Lilith (the Mother of All Monsters!) has risen from her slumber, and a new group of antiheroes form to challenge this age-old threat. They are the loosely connected Midnight Sons, and each one of them will play a role in fighting off the demonic Lilith and her many horrifying children.
With an influx of scary villains, extreme action sequences, and earnest looks into a reluctant hero’s tortured inner world, the early days of the Danny Ketch Ghost Rider era infused contemporary superhero comics with a sort of hyper-violent neo-noir sensibility. This created a series that suited the overall vibe of Marvel Comics while featuring a uniquely sensitive and conflicted hero. Leading into Rise of the Midnight Sons, we’re following the path carved out by Danny Ketch’s earlier appearances, making this a rare crossover that successfully juggles the introduction of many new premises while remaining entrenched in a sense of undeniable history.
Ghost Rider #28 is the first title ever to be released under the Midnight Sons imprint, which would last just a few short years as this line briefly boomed with popularity but overall failed to find resonance with readers. These issues came bagged with “mini-posters” that could be pushed together to form a bigger picture once all parts of the story were collected.
This crossover features the first-ever appearance of the Caretaker, a straight-shooting old gent on an antique motorcycle with surprisingly intricate knowledge of the Ghost Riders. Likewise, it’s the first appearance of this version of Lilith (there are many Liliths in comics), as well as several of her children and many members of The Nine, a group of mystically appointed defenders destined to stop Lilith’s inevitable play for power. Though the group included mainstays like Blade and Morbius, it also boasted newcomers like Victoria Montesi and Louise Hastings.
Ghost Rider #28 kicks off with a bang as Ghost Rider finds a woman who has been killed during a robbery and seeks to bring harm to all those involved in her death. Danny Ketch is apparently deceased and appears only in spirit form, thereby making the mounting turmoil between Johnny Blaze and the Ghost Rider as they struggle to save him a focal point for the entire arc.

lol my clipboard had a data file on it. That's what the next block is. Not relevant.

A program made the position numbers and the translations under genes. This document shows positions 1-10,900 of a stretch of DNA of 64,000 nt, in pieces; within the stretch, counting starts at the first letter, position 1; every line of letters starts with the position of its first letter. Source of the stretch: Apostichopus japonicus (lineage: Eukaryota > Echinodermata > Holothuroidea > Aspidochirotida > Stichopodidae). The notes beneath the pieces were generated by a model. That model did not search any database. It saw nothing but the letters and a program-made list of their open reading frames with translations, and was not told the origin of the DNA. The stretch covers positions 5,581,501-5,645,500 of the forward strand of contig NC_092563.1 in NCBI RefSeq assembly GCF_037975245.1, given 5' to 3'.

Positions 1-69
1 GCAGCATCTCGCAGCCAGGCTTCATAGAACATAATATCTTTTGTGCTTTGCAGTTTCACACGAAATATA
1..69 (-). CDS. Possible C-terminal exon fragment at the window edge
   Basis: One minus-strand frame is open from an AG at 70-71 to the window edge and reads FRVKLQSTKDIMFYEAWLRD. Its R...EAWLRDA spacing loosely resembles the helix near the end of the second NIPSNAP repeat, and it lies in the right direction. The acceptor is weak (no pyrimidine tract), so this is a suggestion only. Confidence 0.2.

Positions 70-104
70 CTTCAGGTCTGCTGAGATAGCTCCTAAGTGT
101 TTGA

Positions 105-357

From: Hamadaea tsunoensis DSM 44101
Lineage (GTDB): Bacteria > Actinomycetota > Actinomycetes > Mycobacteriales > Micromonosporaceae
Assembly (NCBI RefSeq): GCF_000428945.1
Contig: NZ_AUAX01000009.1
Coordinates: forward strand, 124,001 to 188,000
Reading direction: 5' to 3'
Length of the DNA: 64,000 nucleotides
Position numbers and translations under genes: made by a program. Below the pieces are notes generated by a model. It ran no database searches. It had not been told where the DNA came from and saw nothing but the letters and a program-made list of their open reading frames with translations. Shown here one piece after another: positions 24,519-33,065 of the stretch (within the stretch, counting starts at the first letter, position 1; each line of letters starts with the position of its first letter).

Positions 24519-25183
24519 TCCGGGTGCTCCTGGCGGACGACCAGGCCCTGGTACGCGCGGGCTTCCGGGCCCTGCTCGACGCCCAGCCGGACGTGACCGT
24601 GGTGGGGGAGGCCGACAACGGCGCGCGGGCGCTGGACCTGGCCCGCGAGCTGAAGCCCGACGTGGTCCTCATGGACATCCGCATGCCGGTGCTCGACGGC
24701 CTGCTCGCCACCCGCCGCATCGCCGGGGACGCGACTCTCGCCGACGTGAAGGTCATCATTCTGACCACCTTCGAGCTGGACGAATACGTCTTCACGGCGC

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Blaze returns to the book with a shotgun that shoots hellfire and a very ’90s trench coat and ponytail combo. Though Johnny has tried to settle down with Roxanne and their kids, the apparent death of Danny leads him to accept a team-up with the Spirit of Vengeance, who is more violent than ever now that he is detached from Danny’s sense of morality. Blaze isn’t happy to be there, and takes zero guff from the vengeance-driven Ghost Rider.
Also, Doctor Strange is in this crossover, though he mostly just lurks around at the end of issues saying ominous things and not doing too much. He gets involved eventually, somewhat, but let’s face it, this is all a “it must be Tuesday” situation for Stephen Strange.
Escape from New York into Visions of Hell
During this time, Johnny Blaze has his own circus, the Quentin Carnival. He consults the fortune teller Clara Menninger, who tells him that Lilith is a major threat and that he’d better get used to the idea of team-ups because that’s the only way he stands any chance of stopping her. The villains Creed, Pilgrim, and Blackout follow the team to the carnival under Lilith’s orders, which for some reason surprises Blaze. Menninger advises him to seek out Martine Bancroft, who long-time Marvel fans might recognize as the long-suffering fiancée of Michael Morbius.
Morbius: The Living Vampire #1 kicks off with our protagonist looking especially unnerving, with bloodshot eyes and lips drawn back over his fangs. He immediately commits murder, feeding on a random person off the streets. When Blaze and Ghost Rider find Bancroft, she makes it clear that she’s going to find Morbius, and she’s going to either deliver a lifesaving serum that cures him of his vampirism or kill him. Sadly, none of this comes to be, and Bancroft is fridged in this story. This is a huge bummer because she’s one of the main ingredients that would be required to get me to read a second issue of this series. Still, she is one of the most compelling parts of the entire crossover, and she adds a raw sense of emotional vulnerability to the story as Lilith’s children continue to close in on our heroes. RIP, Martine.